The New York Times

The New York Times 30 Jan 2020

Kobe Bryant's Last Flight: What We Know About His Helicopter's Route


A deeper look at the route of Kobe Bryant's helicopter before it crashed to understand how such an accident could occur.

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… show captions ↓
This is the flight path of the helicopter carrying
Kobe Bryant and eight others, which
crashed near Los Angeles.
It’s a common route, spanning an area well-traveled
by aircraft every day.
So we wanted to understand how, despite this, such
an accident could occur.
Using a chartered helicopter, flight tracking data
and images from the day, we’ve re-traced the flight path
to examine the conditions that may have led to the crash.
The helicopter took off from John Wayne Airport
in Orange County.
Its destination, another airport
near the sports academy, which Bryant owned.
The first half of the flight is uneventful.
The terrain, here in the Los Angeles basin, is flat.
That makes it relatively easy to navigate, even
in overcast weather.
Bryant, himself, made the trip routinely.
On the day of the crash, the weather in this area is fine.
There’s four miles visibility.
Within 13 minutes, the helicopter
passes by downtown Los Angeles,
passes Dodger Stadium and begins
to enter the San Fernando Valley.
The terrain begins to rise.
That day, air controllers tell Bryant’s pilot
to stay in a holding pattern over the city of Glendale.
They circle for more than 10 minutes,
as other air traffic is cleared.
It’s around this time that a retired pilot on the ground
happens to film the helicopter overhead.
We can see in the footage that the sky
is considerably overcast.
The pilot received special clearance
to continue on in the low-visibility weather …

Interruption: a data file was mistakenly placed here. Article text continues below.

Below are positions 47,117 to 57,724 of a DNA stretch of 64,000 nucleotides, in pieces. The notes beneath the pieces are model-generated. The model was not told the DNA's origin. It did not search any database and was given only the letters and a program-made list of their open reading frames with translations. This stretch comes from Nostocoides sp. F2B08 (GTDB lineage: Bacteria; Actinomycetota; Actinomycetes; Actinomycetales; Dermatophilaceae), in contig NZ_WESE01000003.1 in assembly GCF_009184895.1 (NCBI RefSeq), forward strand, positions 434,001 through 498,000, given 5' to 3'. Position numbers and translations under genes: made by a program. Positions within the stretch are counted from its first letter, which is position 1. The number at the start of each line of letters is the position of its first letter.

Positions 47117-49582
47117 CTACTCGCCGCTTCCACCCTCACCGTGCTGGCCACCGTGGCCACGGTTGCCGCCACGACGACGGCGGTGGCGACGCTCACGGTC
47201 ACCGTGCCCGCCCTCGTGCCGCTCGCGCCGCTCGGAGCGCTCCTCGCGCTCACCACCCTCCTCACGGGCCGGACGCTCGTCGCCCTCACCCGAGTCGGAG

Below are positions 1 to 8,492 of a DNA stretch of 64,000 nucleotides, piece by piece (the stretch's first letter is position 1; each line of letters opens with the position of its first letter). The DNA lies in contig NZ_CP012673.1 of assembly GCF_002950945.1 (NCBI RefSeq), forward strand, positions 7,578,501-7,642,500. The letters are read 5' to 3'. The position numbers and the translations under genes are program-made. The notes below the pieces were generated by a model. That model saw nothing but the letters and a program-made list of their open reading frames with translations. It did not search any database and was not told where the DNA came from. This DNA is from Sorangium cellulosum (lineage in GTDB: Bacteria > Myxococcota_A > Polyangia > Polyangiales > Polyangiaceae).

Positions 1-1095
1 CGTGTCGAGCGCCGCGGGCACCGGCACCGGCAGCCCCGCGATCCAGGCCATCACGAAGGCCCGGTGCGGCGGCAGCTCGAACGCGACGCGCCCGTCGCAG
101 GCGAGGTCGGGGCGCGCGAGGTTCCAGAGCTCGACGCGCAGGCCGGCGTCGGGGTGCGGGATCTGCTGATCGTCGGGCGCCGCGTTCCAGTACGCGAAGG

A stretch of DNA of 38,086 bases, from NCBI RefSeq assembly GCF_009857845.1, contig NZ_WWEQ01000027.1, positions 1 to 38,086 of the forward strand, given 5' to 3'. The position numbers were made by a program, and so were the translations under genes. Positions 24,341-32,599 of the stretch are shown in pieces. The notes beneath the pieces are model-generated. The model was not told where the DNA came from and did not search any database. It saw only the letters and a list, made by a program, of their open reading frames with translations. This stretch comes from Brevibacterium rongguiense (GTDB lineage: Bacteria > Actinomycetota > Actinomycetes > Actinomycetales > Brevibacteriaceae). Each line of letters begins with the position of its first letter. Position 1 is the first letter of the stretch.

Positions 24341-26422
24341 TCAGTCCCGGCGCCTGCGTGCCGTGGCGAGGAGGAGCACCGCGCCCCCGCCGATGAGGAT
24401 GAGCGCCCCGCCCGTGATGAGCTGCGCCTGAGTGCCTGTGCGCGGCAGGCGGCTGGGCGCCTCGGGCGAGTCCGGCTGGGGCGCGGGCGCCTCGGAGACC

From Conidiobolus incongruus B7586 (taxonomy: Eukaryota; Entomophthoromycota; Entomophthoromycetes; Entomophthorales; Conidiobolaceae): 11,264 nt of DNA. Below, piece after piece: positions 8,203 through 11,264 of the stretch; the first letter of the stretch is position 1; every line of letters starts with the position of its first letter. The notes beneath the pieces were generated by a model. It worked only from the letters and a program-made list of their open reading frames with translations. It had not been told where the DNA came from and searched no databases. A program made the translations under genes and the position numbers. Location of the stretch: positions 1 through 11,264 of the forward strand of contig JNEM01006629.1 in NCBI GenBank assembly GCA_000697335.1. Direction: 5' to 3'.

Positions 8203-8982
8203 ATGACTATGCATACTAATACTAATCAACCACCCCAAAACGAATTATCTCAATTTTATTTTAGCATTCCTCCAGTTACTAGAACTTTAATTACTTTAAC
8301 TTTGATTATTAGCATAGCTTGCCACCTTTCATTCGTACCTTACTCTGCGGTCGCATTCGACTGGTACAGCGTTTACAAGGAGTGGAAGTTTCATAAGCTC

… and flies into the San Fernando Valley,
following the freeway system along the edge
of the foothills.
We can see the densely populated terrain is still
low and flat.
The weather for our chartered flight is clear,
but images from the day of Bryant’s flight
show that visibility has become extremely limited.
One reason: If we pause and pull up,
we can see that the Pacific Ocean is just
on the other side of these hills.
Cold, moist air coming off the water,
and hitting the mountains, can quickly
form thick and low cloud cover.
With a lower ceiling and higher mountainous terrain,
there’s now a much smaller path to safely fly.
Roughly three minutes before the crash,
the helicopter begins flying along Highway 101.
It’s a common route.
The highway is a distinct landmark
that’s easy to follow, and it runs
through a low point in the foothills,
making it easier for pilots to stay below cloud cover.
Bryant’s pilot had requested “flight following,”
where controllers track an aircraft to help the pilot
during rough conditions.
Just before the crash, the ground controller
tells the pilot he’s too low for tracking.
The pilot radios that he’s climbing
to avoid the cloud layer.
The helicopter quickly gains altitude.
At about 2,300 feet, it turns away from Highway 101,
and crashes into the side of a hill.
The debris field is around 500 feet long.
Investigators said that the helicopter
may have missed clearing the top of the hill
by 20 to 30 feet.
They still haven’t determined a cause for the crash.

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